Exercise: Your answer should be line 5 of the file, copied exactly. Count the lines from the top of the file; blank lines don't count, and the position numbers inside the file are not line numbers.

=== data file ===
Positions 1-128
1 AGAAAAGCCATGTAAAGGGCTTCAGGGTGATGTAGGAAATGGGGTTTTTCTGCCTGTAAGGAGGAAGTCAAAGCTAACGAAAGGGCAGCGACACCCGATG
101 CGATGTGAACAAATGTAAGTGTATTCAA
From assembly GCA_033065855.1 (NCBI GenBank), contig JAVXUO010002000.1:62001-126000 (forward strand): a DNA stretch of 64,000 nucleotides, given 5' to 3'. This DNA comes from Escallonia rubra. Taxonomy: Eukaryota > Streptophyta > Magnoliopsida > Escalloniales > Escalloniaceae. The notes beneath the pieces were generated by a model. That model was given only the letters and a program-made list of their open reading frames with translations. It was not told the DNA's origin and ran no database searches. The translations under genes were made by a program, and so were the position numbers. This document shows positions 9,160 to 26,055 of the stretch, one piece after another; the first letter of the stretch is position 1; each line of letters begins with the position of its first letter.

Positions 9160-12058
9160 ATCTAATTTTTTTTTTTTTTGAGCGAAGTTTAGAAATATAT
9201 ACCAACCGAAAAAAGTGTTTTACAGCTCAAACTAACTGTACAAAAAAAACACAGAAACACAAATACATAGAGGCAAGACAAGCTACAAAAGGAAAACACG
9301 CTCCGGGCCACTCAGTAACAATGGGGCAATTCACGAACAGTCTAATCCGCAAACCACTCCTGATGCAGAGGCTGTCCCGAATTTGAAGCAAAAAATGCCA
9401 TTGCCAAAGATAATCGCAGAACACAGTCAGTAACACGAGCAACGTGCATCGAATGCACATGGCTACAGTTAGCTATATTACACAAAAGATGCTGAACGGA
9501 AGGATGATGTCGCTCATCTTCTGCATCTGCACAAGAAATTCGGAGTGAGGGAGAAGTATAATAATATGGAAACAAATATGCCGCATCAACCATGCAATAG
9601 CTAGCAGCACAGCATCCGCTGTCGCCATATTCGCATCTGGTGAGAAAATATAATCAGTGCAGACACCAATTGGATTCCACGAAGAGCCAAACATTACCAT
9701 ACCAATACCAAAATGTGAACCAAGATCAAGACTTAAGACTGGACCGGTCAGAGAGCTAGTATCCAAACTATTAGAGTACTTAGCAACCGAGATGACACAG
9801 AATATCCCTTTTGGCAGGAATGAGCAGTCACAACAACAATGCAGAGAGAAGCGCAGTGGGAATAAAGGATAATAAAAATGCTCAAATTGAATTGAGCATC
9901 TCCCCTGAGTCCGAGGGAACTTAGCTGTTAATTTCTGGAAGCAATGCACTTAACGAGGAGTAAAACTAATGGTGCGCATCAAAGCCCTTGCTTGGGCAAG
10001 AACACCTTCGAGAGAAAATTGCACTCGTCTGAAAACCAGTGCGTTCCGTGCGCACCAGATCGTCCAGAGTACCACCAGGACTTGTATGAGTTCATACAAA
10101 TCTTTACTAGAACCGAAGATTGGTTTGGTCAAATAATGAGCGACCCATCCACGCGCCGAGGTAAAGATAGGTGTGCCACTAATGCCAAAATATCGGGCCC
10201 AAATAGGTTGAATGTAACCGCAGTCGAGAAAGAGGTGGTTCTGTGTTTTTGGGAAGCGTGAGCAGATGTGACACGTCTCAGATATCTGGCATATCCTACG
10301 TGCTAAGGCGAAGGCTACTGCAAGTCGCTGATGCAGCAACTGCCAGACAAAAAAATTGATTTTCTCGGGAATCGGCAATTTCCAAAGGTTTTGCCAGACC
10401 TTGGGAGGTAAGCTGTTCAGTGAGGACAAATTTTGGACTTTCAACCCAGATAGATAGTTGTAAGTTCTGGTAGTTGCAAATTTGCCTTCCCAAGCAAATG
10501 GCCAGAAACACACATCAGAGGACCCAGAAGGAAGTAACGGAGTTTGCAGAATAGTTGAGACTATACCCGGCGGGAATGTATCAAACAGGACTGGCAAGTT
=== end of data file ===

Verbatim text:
Positions 9160-12058